Just five months ago, Cathedral Catholic High’s senior-heavy girls soccer team came together to keep one of the most amazing runs in area prep sports history going, winning its fourth consecutive San Diego Section title and extending its streak of title game appearance to a stunning 19 straight seasons.
Now the Dons’ recently graduated seniors are in the process of scattering across the county in a year in which the program is sending players to four-year colleges in unprecedented numbers.
Seven of the team’s eight graduates are going on to play at four-year colleges. Six are going to Div. I programs, one to an NAIA program. The other is a 4.2 student going to Loyola Marymount University of Los Angeles on an Academic Scholarship.
Remarkably, Cathedral Catholic has sent 15 players to four-year colleges -12 to Div. I programs - in the last three years.
This year’s total, however, is exceptional even by Cathedral Catholic standards.
“Five was pretty amazing,” Cathedral Catholic coach Dawn Lee said of the 2006 team’s vaunted “Fab Five” that went on to play at Div. I programs. “This (year) is just insane.”
The on-field craziness culminated with the 2008 Dons going 25-2-4 and winning the inaugural Div. III state title.
The Dons finished the season ranked fourth in the nation - in all divisions - by the Adidas-sponsored National Soccer Coaches Association of America.
But the jubilation has quieted as players prepare for their transitions.
University of Texas-bound forward/defender/midfielder Courtney “Coco” Goodson said she planned to move to Austin by the end of July. She said several teammates had left earlier I the month.
“We were such a tight class, we all went to events together and we’re still going to keep in touch,” said Goodson, the Western League’s Player of the Year.
Goodson is among three former Dons leaving the state.
Forward/midfielder Michelle Spacciapolli, the All-CIF Div. III Player of the Year, and arguably the county’s best player, is headed to Boston College.
Forward/midfielder Kristen Whipple North Dakota State.
Defender/midfielder Alex Sitta is headed to USC. Defender/midfielder Danika Johnson and forward/midfielder Alissa Sanchez are headed to UC Santa Barbara.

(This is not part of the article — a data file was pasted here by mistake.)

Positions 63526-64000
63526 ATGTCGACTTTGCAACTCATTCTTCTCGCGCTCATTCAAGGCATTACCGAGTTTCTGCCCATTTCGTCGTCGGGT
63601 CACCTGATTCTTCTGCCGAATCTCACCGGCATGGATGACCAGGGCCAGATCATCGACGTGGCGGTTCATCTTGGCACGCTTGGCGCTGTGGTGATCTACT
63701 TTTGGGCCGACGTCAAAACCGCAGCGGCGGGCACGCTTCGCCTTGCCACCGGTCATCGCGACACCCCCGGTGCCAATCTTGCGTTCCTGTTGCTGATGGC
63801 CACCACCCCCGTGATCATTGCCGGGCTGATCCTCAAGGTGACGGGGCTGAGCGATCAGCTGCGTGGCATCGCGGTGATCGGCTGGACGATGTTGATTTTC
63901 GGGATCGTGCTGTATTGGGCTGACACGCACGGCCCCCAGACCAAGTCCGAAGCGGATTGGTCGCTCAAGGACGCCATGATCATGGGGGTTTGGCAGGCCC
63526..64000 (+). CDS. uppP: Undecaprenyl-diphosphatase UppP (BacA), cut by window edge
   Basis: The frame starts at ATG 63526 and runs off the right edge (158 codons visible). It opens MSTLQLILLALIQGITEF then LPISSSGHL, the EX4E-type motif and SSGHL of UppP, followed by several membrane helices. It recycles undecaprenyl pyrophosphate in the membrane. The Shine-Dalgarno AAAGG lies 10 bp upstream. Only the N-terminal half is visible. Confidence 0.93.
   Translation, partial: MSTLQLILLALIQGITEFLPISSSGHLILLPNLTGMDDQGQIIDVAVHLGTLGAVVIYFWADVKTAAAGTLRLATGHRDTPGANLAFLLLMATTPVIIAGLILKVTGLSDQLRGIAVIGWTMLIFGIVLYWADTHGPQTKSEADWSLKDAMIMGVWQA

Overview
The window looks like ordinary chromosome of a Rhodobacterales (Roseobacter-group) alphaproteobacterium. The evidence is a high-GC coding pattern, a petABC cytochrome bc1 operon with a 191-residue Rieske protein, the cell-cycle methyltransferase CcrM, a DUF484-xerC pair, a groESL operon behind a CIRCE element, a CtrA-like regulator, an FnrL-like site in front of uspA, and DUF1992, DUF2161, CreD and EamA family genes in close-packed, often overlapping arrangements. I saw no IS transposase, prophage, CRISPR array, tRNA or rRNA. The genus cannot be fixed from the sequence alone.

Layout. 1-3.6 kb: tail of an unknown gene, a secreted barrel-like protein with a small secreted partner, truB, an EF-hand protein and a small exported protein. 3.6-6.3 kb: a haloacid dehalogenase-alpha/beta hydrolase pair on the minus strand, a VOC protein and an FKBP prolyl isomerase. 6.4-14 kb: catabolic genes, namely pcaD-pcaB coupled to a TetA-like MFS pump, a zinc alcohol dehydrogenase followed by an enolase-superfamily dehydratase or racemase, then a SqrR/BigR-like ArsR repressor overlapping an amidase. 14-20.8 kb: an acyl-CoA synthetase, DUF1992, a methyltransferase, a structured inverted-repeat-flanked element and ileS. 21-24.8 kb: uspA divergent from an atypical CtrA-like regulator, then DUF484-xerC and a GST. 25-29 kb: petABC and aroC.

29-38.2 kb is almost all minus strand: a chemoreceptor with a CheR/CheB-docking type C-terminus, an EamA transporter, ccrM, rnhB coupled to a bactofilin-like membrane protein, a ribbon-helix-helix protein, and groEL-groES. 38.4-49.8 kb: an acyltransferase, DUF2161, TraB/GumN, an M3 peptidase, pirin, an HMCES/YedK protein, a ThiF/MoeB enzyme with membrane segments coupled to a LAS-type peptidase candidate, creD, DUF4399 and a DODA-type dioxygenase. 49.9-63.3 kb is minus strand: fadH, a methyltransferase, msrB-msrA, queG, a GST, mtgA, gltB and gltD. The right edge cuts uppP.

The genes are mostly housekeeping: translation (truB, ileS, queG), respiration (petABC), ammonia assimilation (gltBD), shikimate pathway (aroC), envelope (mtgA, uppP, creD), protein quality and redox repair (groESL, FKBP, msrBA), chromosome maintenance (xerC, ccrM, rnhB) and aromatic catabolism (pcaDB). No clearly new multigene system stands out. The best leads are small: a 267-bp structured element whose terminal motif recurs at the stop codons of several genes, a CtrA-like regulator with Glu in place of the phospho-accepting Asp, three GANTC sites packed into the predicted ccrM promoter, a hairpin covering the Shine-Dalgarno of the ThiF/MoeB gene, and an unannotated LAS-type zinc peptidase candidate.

Forward/midfielder Tamara Chagas will play for Concordia of Irvine, an NAIA school, and midfielder/defender Kellyann Cavaretta is headed to LMU on an academic scholarship.
Although playing at four-year colleges is the ultimate reward for years of playing year-round soccer, separating from lifelong friends has created unexpectedly bittersweet feelings.
“I think it’s just starting to hit us now that we’re leaving,” Sitta said. “Four or five of us have been playing together since we were 8, so there’s definitely some mixed emotions.”
The feelings are especially mixed because the team grew so close, a program trademark Lee said she makes a point of trying to instill.
“It was a huge part of our success,” Goodson said. “We all knew each other so well. We knew we had to come together as a class and perform well, and at the same time we had fun because we’re all friends.”
The senior class grew especially close because the team’s nucleus started at University High of San Diego, before the campus moved to its current picturesque Carmel Valley campus in 1996.
“Uni was such a big name, and we really wanted to take that Uni name and bring it to Cathedral,” Sitta said. “The campus is different, but the team and how we carry ourselves is exactly the same. We’re united.”
Lee attributes the team’s success in large part to tradition. Lee has been involved with the program for more than 20 years. She took over the program for her father, Butch Lee, who died of cancer in 1998.
But with the tradition of winning, comes a pressure to win.
“There’s definitely a lot of pressure,” Goodson said.
“We’ve won it every year, so we didn’t want to be that senior class that loses it.”
For all her program’s success, Lee said she values the contribution she’s made to helping develop quality individuals more than soccer talent.
“It’s more about the bonds and the friendships we make; that’s more important to me,” Lee said. “The winning part’s great, but if you don’t have any of that, it doesn’t matter.”
Another part of the Dons tradition is getting caught up, when the Dons have their annual alumni game, an event followed by a dinner where ex-Dons tell current players about what they’re doing and things once were.
“It’s amazing just to hear where everybody’s gone and what they’ve done in their life,” Goodson said. “They’re all so spread out, yet they all come back.”